How the CHIPS Act is impacting child-care
How do you get more Americans to make semiconductor chips?
Providing them with subsidized child care is the stupid answer that is Biden The administration has proposed this week.
Last year, a bipartisan group in Congress voted to give nearly $40 billion in subsidies to American companies to make more chips here so we can be less dependent on foreign manufacturers (mostly in Taiwan).
No one mentioned childcare back then. But now the Commerce Department has announced that any company that wants access to these funds is required to provide affordable, high-quality child care to its employees.
Commerce Secretary Gina Raimondo told reporters: It’s “a simple question of math.” She explained: “You’re not going to be successful unless you find a way to attract, train, hire and retain women, and you’re not going to do that without childcare.”
Of course if it were a simple question of math, many companies would have already provided childcare and many women would have taken advantage of it. In fact, many already are.
But the truth is that not all women want to put their young children in institutional day care, and the Biden administration is using sweeping, bipartisan legislation to ram a progressive agenda down the throats of American families.
If companies want to encourage more women (or men) to take these jobs, they will offer more money to parents — and flexibility for families to spend that money.
They may use the extra cash to allow a spouse to stay home with the child or to subsidize an aunt or grandmother to care for the child.
“There is an important and reasonable debate about the effects of young children spending long periods of time in childcare rather than parents,” says Kathryn Stevens, founder and CEO of Center on Child and Family Policy.
She notes that if this new rule means that a parent who used to be at home with a child is now employed. . . This can be an unintended consequence of negative effects on the development of that person’s child.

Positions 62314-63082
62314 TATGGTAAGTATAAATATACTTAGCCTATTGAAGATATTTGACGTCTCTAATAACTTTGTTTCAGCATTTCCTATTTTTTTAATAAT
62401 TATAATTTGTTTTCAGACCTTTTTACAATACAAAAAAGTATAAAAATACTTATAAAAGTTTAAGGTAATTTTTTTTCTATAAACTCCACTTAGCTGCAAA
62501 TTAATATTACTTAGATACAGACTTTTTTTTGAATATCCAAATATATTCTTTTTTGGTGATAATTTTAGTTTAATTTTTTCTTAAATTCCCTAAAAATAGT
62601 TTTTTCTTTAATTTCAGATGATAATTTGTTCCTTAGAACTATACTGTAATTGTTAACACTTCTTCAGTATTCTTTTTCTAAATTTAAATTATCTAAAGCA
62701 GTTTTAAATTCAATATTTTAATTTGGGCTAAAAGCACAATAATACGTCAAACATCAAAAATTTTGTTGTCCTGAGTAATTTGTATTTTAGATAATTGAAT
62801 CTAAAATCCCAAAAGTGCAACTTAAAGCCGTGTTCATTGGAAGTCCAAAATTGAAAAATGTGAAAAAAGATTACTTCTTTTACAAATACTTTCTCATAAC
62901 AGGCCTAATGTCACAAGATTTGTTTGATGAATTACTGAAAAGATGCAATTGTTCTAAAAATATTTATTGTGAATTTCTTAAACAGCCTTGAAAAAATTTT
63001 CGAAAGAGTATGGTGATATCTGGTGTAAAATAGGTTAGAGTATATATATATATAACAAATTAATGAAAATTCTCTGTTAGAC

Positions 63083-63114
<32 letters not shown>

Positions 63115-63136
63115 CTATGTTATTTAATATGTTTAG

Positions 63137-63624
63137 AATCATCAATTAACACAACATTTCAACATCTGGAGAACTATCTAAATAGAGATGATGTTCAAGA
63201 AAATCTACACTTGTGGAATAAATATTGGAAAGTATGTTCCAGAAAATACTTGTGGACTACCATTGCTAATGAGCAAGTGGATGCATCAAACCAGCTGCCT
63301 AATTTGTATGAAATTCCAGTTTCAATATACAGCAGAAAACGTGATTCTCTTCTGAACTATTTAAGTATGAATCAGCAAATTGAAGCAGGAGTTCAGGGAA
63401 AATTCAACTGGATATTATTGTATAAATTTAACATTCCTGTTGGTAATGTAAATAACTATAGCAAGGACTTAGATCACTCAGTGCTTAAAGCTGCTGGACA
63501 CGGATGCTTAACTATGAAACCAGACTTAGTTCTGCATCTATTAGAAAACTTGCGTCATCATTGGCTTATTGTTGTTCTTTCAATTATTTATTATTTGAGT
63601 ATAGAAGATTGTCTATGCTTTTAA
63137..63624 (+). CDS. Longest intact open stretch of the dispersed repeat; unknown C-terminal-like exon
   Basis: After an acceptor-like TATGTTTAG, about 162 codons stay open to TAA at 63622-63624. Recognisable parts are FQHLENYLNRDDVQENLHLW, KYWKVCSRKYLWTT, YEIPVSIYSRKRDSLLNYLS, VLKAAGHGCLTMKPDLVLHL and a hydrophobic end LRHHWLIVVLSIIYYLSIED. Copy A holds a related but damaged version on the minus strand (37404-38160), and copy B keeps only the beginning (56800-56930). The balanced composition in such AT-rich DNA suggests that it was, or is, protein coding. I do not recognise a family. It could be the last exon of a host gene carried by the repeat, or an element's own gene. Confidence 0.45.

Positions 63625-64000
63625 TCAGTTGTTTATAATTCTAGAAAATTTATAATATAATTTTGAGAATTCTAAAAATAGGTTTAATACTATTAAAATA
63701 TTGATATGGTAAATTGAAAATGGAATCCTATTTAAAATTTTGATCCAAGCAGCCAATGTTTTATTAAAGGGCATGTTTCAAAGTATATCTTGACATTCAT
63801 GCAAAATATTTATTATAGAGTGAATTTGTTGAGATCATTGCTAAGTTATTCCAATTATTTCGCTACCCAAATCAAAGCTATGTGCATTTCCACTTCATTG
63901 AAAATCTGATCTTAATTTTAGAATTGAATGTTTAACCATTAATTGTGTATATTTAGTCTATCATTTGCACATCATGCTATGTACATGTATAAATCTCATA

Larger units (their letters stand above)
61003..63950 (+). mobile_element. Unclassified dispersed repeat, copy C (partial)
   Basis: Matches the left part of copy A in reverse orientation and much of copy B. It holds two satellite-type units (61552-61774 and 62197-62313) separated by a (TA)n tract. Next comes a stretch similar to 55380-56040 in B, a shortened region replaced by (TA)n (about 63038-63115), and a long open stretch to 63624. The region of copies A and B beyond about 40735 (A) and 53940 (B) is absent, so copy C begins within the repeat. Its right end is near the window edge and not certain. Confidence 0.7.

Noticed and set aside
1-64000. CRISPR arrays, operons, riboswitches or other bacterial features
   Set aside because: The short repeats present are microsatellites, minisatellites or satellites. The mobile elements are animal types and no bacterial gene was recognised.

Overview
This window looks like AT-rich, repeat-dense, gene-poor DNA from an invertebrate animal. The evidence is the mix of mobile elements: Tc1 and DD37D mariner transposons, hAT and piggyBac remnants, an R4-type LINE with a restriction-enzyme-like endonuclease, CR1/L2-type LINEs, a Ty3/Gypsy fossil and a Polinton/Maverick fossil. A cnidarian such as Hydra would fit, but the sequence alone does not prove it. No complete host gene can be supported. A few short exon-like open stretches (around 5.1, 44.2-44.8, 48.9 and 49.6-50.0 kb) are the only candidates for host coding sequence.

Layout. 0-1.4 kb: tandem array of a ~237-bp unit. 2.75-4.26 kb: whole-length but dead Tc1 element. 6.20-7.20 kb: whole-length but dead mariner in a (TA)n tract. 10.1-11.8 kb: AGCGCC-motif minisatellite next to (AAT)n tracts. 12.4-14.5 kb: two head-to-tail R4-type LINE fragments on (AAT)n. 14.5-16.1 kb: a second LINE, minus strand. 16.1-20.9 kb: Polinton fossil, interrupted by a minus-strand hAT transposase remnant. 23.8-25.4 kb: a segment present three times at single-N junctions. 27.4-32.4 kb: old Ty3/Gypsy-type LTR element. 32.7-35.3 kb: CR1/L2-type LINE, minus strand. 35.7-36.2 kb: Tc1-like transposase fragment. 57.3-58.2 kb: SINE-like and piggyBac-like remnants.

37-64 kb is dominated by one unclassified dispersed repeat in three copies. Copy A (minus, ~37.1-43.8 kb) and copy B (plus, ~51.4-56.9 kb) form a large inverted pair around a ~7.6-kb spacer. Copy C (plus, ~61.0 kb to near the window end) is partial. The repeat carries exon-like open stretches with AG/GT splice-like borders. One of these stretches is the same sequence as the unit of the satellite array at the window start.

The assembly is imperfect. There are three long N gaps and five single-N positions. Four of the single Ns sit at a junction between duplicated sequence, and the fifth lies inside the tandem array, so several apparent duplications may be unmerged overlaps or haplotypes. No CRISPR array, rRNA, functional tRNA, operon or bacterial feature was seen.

This may outweigh the benefit of the parent’s contribution to chip manufacturing. ” Indeed, on the one hand, we repeatedly emphasize the importance of the early years in children’s development, while at the same time diminishing the role of parents who provide care during this period.
Needless to say, such considerations are not ones the Commerce Department is willing to weigh.
But if the goal was to increase affordable child care in a particular area, the influx of federal subsidies could have the opposite effect.
If a company uses federal dollars to choose a local provider, it could actually drive other providers out of the surrounding market, creating a shortage of places for children whose parents chip manufacture. (aka everyone) are not engaged.
In fact this has already happened in similar sectors of the economy.
For example, by subsidizing unorganized juvenile care in states like California, the federal government has increased wages and made it harder for residential care providers for local foster youth to provide qualified staff.
With this a deficiency Beds for foster children.
The federal government has a huge footprint and when bureaucrats come into local communities – even with good intentions – their policies can do more harm than good.
If the Biden administration were interested in making child care more affordable, it could discourage its state and local allies from creating unnecessary and costly regulations for child care centers.
For example, Washington, DC is required Many childcare workers will earn two-year associate degrees by the end of 2023.
Caring for young children is a difficult job but there is no evidence that it requires a college degree.
New York makes it difficult for small daycare providers to operate stop School-aged children tend to avoid socializing with younger children.
Not to mention that younger children benefit from seeing what older children do – and older children benefit from helping younger children – daycare has separate spaces and times for smaller groups as well. have to find
Ultimately, however, it is important to recognize, as Catherine Stevens does, that “the reality of the development of new humans is that it is time intensive. For many centuries, an entire human was devoted to this work.”
For most of us, that man was called the parent, whose job often outweighed the White House’s current obsession with homegrown computer chips.